It feels like we are reaching peak iPhone 12, with the launch of Apple’s latest smartphone likely to be launched in October. Perhaps unsurprisingly, as someone who is contemplating switching from Android to iOS, my interest has primarily focused on iPhone 12 security features. However, there’s one security aspect to the iPhone 12 media coverage that has gone mostly unreported, and that’s the risk of getting scammed as the release date draws ever closer.
Researchers at Sophos have uncovered one particular scam that could prove very tempting and very costly.
Would you accept a text message invite, meant for someone else, and apparently from an Apple Chatbot, if it offered the opportunity to trial an iPhone 12 for free?
Smishing attack uses reverse authentication psychology
Paul Ducklin, the principal research scientist at Sophos, has investigated a ‘smishing’ scam that uses just this approach to part victims from their credit card details. Smishing takes phishing out of the email realm and drops it right onto your phone via text message instead.
The unfortunate truth of the matter is that while awareness of email phishing has increased so that we are less likely to click a link or open an attachment, the same cannot be said of smishing. Perhaps it’s the condensed message format that provides an additional sense of urgency, combined with the feeling that a text message is somehow more personal, which makes smishing so dangerous.
Then there’s some creative ‘reverse authentication’ psychology, more of that in a moment, at play within the mechanics of the messaging. Throw in the fact that URL shorteners are commonplace because of that maximum character limitation, disguising the actual destination, and the scene is set for the iPhone 12 free trial scam.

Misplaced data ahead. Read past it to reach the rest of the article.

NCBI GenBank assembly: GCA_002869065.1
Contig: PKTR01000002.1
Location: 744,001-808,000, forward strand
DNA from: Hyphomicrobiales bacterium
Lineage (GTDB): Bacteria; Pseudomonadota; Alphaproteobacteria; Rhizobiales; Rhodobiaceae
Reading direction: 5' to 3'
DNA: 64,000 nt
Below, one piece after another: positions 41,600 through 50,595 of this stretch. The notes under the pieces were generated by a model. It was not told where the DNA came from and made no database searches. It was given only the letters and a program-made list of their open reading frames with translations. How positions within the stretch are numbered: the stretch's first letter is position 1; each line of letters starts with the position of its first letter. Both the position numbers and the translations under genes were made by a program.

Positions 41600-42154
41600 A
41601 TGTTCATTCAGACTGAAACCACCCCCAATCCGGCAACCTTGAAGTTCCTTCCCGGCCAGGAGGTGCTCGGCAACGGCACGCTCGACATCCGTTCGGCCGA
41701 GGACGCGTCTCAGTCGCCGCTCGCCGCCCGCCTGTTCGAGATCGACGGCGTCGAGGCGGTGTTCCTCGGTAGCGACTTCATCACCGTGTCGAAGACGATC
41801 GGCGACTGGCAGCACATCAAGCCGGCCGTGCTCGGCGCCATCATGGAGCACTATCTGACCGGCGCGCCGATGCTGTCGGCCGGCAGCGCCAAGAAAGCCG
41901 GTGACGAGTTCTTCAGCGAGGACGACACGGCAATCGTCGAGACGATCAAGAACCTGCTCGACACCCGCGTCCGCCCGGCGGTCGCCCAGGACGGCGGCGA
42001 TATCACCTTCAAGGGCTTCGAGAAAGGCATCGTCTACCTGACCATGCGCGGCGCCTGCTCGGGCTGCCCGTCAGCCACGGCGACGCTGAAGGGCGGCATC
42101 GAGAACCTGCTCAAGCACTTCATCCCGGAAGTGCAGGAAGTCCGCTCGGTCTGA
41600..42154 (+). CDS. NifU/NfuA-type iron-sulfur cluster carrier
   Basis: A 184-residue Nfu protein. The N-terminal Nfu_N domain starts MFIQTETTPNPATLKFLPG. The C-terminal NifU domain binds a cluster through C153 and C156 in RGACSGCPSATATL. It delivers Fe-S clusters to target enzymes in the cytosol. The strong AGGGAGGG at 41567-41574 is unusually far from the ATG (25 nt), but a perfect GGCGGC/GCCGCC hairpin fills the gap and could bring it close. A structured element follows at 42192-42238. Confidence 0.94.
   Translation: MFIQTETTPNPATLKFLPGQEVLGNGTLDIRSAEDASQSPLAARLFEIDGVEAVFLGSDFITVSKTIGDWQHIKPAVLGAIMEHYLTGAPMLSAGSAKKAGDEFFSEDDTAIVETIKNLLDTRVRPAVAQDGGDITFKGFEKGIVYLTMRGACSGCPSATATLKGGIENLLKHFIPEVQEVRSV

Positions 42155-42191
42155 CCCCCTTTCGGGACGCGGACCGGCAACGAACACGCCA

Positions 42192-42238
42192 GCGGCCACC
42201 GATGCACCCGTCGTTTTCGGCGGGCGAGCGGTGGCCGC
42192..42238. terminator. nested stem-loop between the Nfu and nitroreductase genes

Here’s how the iPhone 12 free trial scam works
Ducklin started investigating after Sophos picked up a text message that appeared to have been sent to the wrong number by mistake. “Dear Christopher,” it said, “we have your package in a queue,” and added a delivery address and a link to click. I’d like to think most people would run a mile if they saw that in their email inbox, but the scammers are working on the principle that enough recipients will let curiosity get the better of them when it’s a text message. Upon clicking the link, which was obfuscated by a URL shortener, Ducklin discovered the real psychological trickery began.
This is where that ‘reverse authentication’ psychology comes in, by presenting the user with what appears to be a series of messages from an Apple chatbot. The chatbot seems to be talking to ‘Christopher,’ and the conversation is about him being selected to take part in a free trial of the new iPhone 12. “Congratulations, you received an opportunity to be in the testing group for our newest iPhone 12 as part of the Apple 2020 testing program,” the messages reveal.
All ‘Christopher’ has to do is click another link for more information and to accept the invitation, the supposed chatbot says. That link being disguised as an Apple 2020 promotion address. The reverse authentication at play is that you have to prove your identity before going any further. To do that, you need to confirm your name and address, or rather the name and address of Christopher. Of course, the original parcel queue message contained all this detail, which is designed to get the better of somebody looking to take advantage of this case of mistaken identity and claim that free iPhone 12.
Once you’ve passed the authentication test and claimed the iPhone 12, it’s just a matter of confirming, or in this case changing, the delivery address and agreeing to a low-value courier delivery charge. This then takes you to a special offer website and a credit card payment form. You know what happens next: enter your card details and security number. Now the fraudsters have all they need to start profiting from your actions.
Spread the word to scupper the scam
We all like to think we wouldn’t get caught out like this, especially if we are tech-savvy or keep up to date with technology and cybersecurity news. However, as Ducklin pointed out, not everyone falls into those criteria, and we probably all know someone who might just let curiosity and an otherwise unaffordable freebie trump common cyber sense.
“Friends don’t let friends get scammed,” Ducklin said, “that’s why we deconstructed this smishing scam in detail and made a video of the process. You can show it to the people who rely on you for advice about cybersecurity and let them see how it plays out – without having to click through yourself.”
Apple has a support page regarding phishing scams, including details of how to report any such messaging.